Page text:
Small rural senior nutrition programs, like the Reserve Senior Center in Catron County, New Mexico, often get overlooked in the national dialogue, regardless of the topic.  But that’s not NFESH’s point of view. We know how vitally important every Senior Nutrition Program (SNP) can be to the community it serves, no matter what its size.  So when we developed What A Waste, we did so with every SNP in mind. We realized that the conventional wisdom might assume that, because the number of people and meals these SNPs serve is so limited, the waste must be insignificant. The principle of economies of scale could be expected only to yield minimal benefit.  Or so others could assume.

What A Waste doesn’t rely on untested assumptions. To the contrary, it operates on the basis of data and facts. And the fact is What A Waste began delivering a big bonanza in Reserve in just the third month of the project. That has enabled the Senior Center to accomplish its mission much more effectively – to the benefit of seniors who desperately need their services.

The nutrition program is located in a remote area of the State. Catron is the largest land mass county in New Mexico and it is also the third least populous with a population density of just one person per square mile. In addition to being vastly rural, the area is poor. According to the U.S. Census Bureau nearly 25 percent of the residents of Catron County live in poverty and 20 percent are Hispanic. Those two demographic characteristics have been identified by NFESH-commissioned research as major risk factors for senior hunger, and their prevalence in Reserve underscores the importance of reducing waste in the Senior Nutrition Program there so that its limited resources can be utilized to provide nutritious meals to more seniors in need.

That is precisely what What A Waste has done in Reserve. The project has enabled the nutrition program to pinpoint exactly where its waste is occurring and in what magnitude. Armed with the information, Center leadership has already implemented operational changes that are delivering amazing results.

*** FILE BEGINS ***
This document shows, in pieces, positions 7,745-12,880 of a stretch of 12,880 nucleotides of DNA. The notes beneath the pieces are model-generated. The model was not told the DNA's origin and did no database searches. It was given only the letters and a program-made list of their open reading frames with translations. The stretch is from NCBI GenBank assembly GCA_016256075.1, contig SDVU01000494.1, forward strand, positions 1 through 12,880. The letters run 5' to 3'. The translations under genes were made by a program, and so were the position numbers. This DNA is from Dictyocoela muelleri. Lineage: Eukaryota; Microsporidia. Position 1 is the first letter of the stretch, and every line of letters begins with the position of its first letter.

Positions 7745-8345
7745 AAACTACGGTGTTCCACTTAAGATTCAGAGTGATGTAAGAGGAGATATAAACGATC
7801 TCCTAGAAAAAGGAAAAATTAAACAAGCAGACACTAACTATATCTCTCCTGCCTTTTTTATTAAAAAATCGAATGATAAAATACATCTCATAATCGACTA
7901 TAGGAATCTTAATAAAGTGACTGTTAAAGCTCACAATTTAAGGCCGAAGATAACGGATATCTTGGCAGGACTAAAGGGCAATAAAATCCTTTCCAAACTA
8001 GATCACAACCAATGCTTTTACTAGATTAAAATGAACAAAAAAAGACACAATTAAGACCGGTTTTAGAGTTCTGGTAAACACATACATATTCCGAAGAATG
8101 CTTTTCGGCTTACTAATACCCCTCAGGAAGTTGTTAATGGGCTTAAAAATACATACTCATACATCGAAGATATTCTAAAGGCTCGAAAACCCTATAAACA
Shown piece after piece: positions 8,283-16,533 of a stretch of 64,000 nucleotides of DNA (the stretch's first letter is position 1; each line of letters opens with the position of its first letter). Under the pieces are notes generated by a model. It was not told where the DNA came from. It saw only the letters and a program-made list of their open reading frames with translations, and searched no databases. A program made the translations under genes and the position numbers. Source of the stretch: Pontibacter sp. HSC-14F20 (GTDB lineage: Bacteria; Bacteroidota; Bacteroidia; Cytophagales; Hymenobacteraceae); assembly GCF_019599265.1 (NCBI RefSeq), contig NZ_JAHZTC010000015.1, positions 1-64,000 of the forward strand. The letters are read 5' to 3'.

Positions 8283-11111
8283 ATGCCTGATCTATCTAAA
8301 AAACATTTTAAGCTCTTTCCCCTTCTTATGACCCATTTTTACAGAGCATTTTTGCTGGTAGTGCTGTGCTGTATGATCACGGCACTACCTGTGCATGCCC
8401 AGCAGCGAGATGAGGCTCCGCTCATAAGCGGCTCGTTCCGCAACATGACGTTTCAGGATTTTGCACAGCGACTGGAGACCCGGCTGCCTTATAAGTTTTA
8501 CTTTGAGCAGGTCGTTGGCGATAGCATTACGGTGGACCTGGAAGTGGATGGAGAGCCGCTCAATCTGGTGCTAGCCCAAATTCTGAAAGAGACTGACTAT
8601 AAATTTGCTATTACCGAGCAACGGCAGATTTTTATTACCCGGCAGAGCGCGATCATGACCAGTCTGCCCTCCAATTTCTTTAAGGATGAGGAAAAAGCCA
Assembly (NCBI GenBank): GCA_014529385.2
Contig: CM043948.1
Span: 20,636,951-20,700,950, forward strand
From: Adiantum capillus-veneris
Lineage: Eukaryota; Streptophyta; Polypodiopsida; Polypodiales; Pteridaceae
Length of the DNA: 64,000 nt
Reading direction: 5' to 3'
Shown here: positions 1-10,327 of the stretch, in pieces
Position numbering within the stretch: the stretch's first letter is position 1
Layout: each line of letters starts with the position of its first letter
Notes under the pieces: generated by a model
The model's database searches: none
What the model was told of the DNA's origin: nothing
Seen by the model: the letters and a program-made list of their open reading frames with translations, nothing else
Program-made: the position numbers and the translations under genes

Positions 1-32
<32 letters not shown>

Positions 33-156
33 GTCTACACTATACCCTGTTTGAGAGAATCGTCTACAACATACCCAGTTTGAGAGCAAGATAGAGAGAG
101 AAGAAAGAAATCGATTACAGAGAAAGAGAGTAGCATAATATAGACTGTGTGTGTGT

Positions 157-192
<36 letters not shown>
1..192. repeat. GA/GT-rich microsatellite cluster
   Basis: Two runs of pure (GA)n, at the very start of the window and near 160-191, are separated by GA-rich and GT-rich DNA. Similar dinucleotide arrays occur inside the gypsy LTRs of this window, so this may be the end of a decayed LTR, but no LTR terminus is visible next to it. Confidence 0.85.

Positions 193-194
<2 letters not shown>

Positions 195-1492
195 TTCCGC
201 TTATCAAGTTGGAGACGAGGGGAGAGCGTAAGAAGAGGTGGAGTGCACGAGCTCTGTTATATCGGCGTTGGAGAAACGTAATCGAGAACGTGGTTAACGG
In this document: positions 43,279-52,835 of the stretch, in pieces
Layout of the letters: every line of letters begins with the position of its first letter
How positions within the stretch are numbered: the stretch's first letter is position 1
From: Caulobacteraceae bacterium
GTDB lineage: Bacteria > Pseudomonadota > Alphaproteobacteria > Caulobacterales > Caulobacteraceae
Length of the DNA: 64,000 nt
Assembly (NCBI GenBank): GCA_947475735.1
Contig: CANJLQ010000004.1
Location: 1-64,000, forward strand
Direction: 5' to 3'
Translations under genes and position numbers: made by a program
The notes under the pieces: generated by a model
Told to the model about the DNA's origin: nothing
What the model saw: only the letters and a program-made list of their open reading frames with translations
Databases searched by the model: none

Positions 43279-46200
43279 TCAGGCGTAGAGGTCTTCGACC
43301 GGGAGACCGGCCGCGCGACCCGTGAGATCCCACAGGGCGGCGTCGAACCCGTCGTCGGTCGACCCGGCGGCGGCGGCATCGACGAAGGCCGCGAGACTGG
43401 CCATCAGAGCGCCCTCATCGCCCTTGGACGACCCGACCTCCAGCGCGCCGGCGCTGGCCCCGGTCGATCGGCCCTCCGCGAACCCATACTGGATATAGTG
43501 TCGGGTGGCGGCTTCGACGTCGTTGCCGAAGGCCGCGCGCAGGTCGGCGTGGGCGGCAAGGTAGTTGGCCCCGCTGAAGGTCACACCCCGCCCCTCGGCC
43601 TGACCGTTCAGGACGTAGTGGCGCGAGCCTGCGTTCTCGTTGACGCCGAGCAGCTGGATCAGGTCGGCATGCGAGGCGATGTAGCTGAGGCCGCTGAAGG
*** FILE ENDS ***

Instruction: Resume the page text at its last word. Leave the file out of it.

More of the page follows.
During the three month baseline period, the Pan Waste at the Center– that is, food that was prepared but not served — amounted to 195 pounds. When annualized, that would have translated into 719 meals, which were being discarded before What A Waste. For a program serving 26 meals a day, that was significant. When the Center leadership saw the magnitude of their loss, they contacted the Area Agency on Aging and gained permission to pack and freeze these unserved leftovers for use as home delivered meals for other seniors in need who could not access the congregate meal. Pan Waste was totally eliminated in the month of August and additional seniors were reaping the benefit.

The other source of waste was Plate Waste, food served to seniors that they did not eat during the meal. This was addressed in two ways. First, the Center began to allow seniors to take home their leftovers to eat later in the day or evening. For some, those leftovers were a vital part of an additional meal. Other food that was not eaten or taken home was diverted to compost for Center gardening instead of being discarded. The garden harvest is already plentiful.

Catron County Commission on Aging Executive Director Lou Menges openly admits her initial concerns about What A Waste. “How are we going to do this?” she asked herself when NFESH introduced the project. It did not take long for her to see. “When you eliminate waste, you’re helping seniors – and that’s why we’re here. What A Waste gives me more tools to see how I can do things better,” she declared with obvious delight.

Doing things better and making life better for the older residents is a growing activity now in one very special and very rural community in New Mexico. It may not be part of the national dialogue yet, but everyone in Reserve is talking about it.